bwiese
05-08-2007, 4:56 PM
Oops... there goes our RRA LAR-15 lowers...


No, why? LAR15s are not banned by make/model.

Cuz... "RRA CAR A2" is on the list...

Yes, and RRA receivers say "LAR15".

Also RRA CAR-A2 model would only apply if the whole rifle were an RRA rifle.

Surely an RRA LAR15 with a Stag 16" A2 upper is not an RRA CAR-A2!

I'm sure RRA wouldn't offer warranty coverage on a homebrew buildup :)

And from a practical standpoint no one would ever question it being a "CAR A2" since the rifle says RRA LAR-15.

If the DOJ wanted to ban RRA rifles by make/model they could have banned them with "RRA LAR-15 (CAR-A2)" terminology, etc. They chose to surrender listing authority instead.

xenophobe
05-08-2007, 6:52 PM
Can constructive possession apply to a CA by feature AW if the only weapon that can be derived from those assembled parts is an AW?

No. Constructive possession does not apply to 'Assault Weapons' in California, and the DOJ have already opined this.

Mssr. Eleganté
05-08-2007, 7:55 PM
One thing to bring up is that constructive possession prosecutions are based on the idea that certain firearms parts that you control have no other legitimate use.

As Bill already mentioned, if you have control over an AR rifle lower and a short barrelled AR upper then you can be found guilty of "constructively possessing" a short barrelled rifle, even if the parts aren't put together. But if you have control over those same two items and a AR pistol lower then you won't be prosecuted because you have a legitimate legal use for the short barrelled upper. You could just as easily use the parts to build up an illegal short barrelled rifle, but the courts have said that you are OK as long as there is at least one way to use all of the parts in a legal configuration.

It would seem that Californians who "constructively possess" firearms that might violate the California AW ban have a way to use all of the parts in a legitimate legal manner when they travel to another State to shoot their rifles. This might be one of the reasons why CalDOJ doesn't try to apply the idea of constructive possession to assault weapons.

bwiese
05-08-2007, 9:38 PM
It would seem that Californians who "constructively possess" firearms that might violate the California AW ban have a way to use all of the parts in a legitimate legal manner when they travel to another State to shoot their rifles. This might be one of the reasons why CalDOJ doesn't try to apply the idea of constructive possession to assault weapons.

The main reason why DOJ doesn't do constructive possession is it's simply not codified.

By contrast, the way the MG (and I think SBR/SBS) laws specifcally formulate constructive possession for separated parts up in the earlier parts of the PC 1220X...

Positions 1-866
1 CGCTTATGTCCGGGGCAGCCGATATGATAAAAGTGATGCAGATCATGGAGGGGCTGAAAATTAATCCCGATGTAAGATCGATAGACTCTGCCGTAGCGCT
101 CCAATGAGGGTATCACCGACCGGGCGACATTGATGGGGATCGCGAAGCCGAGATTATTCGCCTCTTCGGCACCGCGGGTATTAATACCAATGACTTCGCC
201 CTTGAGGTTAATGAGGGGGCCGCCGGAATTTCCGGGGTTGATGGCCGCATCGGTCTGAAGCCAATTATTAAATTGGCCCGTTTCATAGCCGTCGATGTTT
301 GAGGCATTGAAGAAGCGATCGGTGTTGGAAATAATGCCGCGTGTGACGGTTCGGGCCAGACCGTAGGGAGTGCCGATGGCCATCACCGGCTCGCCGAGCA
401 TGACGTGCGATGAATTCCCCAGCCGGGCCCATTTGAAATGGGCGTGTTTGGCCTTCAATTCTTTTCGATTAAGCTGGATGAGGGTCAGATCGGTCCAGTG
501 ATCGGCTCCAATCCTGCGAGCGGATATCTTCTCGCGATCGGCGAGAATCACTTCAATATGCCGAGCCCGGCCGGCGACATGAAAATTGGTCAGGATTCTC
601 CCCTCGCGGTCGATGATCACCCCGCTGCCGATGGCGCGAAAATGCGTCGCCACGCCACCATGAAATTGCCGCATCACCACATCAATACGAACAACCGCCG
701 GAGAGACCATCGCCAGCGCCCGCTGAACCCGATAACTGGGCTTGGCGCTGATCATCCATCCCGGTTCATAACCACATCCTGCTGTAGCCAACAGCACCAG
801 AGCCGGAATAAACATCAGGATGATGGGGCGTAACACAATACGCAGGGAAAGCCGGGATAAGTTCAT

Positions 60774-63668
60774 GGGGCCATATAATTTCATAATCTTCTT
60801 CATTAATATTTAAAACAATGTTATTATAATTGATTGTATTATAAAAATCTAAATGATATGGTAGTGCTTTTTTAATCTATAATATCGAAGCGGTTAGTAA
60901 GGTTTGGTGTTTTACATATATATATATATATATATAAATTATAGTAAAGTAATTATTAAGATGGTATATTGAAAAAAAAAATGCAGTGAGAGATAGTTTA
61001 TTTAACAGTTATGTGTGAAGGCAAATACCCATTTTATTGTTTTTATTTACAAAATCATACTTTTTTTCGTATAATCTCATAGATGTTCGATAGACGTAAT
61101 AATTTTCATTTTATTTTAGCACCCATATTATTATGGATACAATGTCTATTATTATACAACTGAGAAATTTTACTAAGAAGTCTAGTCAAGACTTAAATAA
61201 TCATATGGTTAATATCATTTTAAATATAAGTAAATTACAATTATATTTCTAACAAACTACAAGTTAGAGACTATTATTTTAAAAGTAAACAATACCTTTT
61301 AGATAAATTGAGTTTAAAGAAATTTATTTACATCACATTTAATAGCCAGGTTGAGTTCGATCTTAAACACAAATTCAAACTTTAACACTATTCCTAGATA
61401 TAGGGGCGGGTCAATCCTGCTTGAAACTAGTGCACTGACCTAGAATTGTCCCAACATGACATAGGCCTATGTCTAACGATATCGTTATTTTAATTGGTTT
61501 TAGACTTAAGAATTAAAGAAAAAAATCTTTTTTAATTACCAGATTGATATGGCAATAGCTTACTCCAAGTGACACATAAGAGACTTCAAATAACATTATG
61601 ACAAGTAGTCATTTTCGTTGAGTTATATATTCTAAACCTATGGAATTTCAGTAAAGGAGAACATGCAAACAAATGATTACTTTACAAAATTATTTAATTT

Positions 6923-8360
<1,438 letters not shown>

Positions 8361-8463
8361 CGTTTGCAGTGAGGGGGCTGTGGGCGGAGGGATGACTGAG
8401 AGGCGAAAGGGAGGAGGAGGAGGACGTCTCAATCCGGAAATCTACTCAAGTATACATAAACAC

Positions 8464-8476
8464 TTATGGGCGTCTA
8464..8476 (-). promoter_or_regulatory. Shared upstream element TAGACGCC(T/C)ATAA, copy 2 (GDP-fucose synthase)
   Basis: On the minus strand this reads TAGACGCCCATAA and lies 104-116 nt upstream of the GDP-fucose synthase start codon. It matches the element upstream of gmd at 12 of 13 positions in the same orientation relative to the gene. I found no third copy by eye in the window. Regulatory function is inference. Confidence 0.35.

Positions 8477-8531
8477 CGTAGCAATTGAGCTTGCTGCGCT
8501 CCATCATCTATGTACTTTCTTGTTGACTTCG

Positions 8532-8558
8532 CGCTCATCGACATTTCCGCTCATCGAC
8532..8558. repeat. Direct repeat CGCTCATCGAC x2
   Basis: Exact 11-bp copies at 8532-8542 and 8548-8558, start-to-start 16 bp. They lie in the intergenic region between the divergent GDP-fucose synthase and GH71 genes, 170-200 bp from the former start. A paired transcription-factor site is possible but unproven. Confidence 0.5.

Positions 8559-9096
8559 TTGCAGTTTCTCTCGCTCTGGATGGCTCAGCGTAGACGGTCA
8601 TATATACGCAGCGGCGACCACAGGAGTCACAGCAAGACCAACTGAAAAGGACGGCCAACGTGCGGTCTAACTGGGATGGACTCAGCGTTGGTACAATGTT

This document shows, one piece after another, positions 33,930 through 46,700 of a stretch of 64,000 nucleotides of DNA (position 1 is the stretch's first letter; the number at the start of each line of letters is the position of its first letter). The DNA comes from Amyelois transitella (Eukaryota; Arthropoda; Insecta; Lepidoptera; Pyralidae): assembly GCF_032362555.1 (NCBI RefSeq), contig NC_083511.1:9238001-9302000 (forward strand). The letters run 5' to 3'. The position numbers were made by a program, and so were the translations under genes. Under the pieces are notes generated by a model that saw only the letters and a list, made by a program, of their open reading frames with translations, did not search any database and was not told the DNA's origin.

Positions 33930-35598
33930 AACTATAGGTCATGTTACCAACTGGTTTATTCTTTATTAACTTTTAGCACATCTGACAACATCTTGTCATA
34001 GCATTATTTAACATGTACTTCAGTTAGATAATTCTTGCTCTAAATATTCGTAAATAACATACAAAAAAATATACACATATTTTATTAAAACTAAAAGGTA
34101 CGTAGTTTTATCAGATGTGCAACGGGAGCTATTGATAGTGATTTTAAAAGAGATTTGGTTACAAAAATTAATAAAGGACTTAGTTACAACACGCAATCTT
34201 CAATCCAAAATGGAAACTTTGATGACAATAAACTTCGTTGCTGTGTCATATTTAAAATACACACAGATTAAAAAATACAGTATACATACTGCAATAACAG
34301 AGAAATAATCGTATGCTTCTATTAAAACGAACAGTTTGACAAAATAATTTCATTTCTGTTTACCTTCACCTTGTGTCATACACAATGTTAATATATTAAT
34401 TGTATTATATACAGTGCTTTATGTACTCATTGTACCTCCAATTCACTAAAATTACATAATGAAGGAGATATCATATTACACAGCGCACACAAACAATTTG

SigShooter
05-09-2007, 10:17 AM
No, why? LAR15s are not banned by make/model.



Yes, and RRA receivers say "LAR15".

Also RRA CAR-A2 model would only apply if the whole rifle were an RRA rifle.

Surely an RRA LAR15 with a Stag 16" A2 upper is not an RRA CAR-A2!

I'm sure RRA wouldn't offer warranty coverage on a homebrew buildup :)

And from a practical standpoint no one would ever question it being a "CAR A2" since the rifle says RRA LAR-15.

If the DOJ wanted to ban RRA rifles by make/model they could have banned them with "RRA LAR-15 (CAR-A2)" terminology, etc. They chose to surrender listing authority instead.

So should someone with a RRA LAR-15 OLL, worry about attaching a RRA CAR-A2 upper? Would that now make it a CAR-A2 or since the 4473 lists the "firearm" purchased as a LAR-15 does it remain so?

bwiese
05-09-2007, 10:35 AM
So should someone with a RRA LAR-15 OLL, worry about attaching a RRA CAR-A2 upper? Would that now make it a CAR-A2 or since the 4473 lists the "firearm" purchased as a LAR-15 does it remain so?

You do have an interesting point.

I don't think anyone will see it as a non-LAR15 however. I do not think anyone can tell an RRA upper from another similar quality upper unless it's marked specially.

The whole make/model thing is a mess of non-clarity anyway.

Just a few months ago the DOJ was jumping btwn dual standards of listing anyway due to the Evan's/GBsales welded-up AR fiasco - Iggy & crew have apparently been saying Colt Match Targets are not Match Targets because they're really MT6730 models. What is a model vs. submodel? What is a series?

xenophobe
05-09-2007, 3:39 PM
Yes, there are a bunch of little factors a lot of us only glossed over in the past year about configuration being part of AW status with Roberti-Roos/Kasler named rifles, RRA and Colt specifically.

Apparently configuration may indeed play a role in whether or not these named rifles may actually be banned or not, even if you disregard SB-23 definition.

And yes, CADOJ would love to codify constructive possession with AWs. It would make their jobs a lot easier.